Health
Mayim MishegaasMayim Mishegaas

Mayim’s first hot flash

How can this be happening at just age 42, on set of 'The Big Bang Theory'? One word: perimenopause.
By Mayim Bialik     Published on 04/11/2018 at 10:00 AM EDT
Mayim looks totes zen due to meditation, no? Dove Shore

I am 42. I started puberty very late—pretty much at the same time that I started birth control. After many years on hormonal birth control, I went for hormone free choices and am much happier.

I have two sons who are 9 and 12 and you could basically keep time by my hormonal patterns. If you know anything about me, you know that there’s nothing about me that’s regular. I’m an oddball, a walking fireball of complex and seemingly opposing notions. I’m a feminist but I’m socially conservative; I’m a scientist and also a religious person; I’m a vegan but can’t live without some very unhealthy things like movie popcorn and fried pickle slices. But. My moon cycle is very regular. Very.

Or at least it was.

In the years since turning 40–and prepare yourself for some deep deep honesty coming at you right now–I have had a handful of months where my cycle has shifted. Like…a few times it has lasted over 2 weeks. No pain, nothing out of order except it WOULD NOT END. And a few times it was really late. And sometimes noticeably different than usual. Like really heavy. Or super light.

I choose midwifery for my wellness care even though I am not having more babies; midwives do not just deliver babies. Many are nurse practitioners who take care of women in more comfortable settings than doctor’s offices, even when the women are not interested in making babies. So my midwives have heard from me as things like this have happened. In the absence of pain, no referral for an ultrasound or anything was needed, they said. And everything looks fine. What they have told me is that I am starting menopause.

Now, you might be as shocked as I was. Because I’m “only” 42. Menopause is something that happens to–forgive me here–wrinkly old women in those commercials on cable. Ladies who are grandmas. Dry skinned women past their sexual prime.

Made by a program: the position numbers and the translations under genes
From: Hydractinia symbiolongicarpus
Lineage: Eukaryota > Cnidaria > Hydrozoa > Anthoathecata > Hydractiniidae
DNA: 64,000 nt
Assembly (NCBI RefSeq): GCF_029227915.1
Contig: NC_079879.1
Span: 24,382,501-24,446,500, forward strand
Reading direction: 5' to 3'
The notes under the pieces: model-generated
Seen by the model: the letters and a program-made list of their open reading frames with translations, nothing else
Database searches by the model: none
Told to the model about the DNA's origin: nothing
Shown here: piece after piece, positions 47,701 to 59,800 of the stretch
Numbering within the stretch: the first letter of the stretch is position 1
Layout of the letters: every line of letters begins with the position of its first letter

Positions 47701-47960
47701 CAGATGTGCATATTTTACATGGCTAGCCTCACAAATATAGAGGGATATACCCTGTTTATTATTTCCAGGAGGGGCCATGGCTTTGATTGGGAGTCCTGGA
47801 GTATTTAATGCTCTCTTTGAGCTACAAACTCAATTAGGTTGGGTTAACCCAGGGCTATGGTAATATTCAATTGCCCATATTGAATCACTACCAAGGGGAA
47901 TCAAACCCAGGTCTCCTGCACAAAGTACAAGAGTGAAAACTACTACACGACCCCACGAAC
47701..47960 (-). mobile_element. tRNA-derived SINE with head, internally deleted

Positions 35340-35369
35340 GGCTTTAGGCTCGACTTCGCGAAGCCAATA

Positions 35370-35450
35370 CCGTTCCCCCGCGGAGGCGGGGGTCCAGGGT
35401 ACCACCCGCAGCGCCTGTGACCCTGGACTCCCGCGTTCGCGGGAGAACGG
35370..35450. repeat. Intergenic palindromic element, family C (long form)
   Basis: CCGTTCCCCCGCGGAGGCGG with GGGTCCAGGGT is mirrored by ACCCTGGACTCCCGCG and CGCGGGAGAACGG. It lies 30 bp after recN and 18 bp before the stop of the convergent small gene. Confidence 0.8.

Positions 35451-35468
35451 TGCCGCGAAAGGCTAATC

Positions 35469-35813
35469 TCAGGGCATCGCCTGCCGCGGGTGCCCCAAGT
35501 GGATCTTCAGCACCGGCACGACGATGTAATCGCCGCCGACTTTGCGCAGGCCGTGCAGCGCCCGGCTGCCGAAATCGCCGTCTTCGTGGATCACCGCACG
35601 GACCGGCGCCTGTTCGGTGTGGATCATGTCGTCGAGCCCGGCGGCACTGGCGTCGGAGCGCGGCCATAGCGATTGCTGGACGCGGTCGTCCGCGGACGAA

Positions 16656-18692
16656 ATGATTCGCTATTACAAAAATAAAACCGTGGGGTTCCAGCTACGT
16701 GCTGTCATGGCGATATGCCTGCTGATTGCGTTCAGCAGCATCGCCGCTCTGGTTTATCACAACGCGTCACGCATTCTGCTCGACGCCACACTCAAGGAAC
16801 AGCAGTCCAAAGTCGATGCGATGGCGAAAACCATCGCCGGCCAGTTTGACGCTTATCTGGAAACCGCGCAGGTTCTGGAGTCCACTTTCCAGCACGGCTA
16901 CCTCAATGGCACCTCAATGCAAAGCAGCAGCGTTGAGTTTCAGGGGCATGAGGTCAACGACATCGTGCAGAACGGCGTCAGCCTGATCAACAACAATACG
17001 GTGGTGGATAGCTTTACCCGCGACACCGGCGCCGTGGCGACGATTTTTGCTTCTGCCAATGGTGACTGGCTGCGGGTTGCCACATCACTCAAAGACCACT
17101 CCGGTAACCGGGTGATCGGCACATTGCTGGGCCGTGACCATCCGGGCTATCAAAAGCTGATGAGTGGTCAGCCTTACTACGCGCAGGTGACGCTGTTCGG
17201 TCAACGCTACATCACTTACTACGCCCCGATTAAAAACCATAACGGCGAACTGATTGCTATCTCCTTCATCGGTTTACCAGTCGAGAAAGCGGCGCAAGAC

I’m 42.

My midwife clarified after seeing the look on my face, the look that indicates that I may leave her office and go jump into the ocean off the nearest cliff, and let me know that perimenopause is the term for the decade or so of changes that precede actual menopause.

Did I feel better? Only slightly.

I felt better knowing I am not STARTING menopause. I am simply…starting to start menopause?

I was grateful nothing was “wrong” except that my entire identity as a fertile/attractive/young-ish woman was being taken away without my consent or permission. I was simply…in perimenopause.

I felt better knowing I am not STARTING menopause. I am simply…starting to start menopause?

I’m not used to thinking like this about myself. Since I was 29, I have been a mom. I was someone’s wife for a decade. And now I am finding my identity as a divorced mom. And yes: women’s sexual prime is typically in their 40s. I had this image being built up of myself as a woman finding my stride. I’m confident more than I ever was, my psychotherapy sessions have reached new boldness and I’m getting into shape for really the first time since my first son was born. I’m in my prime, right?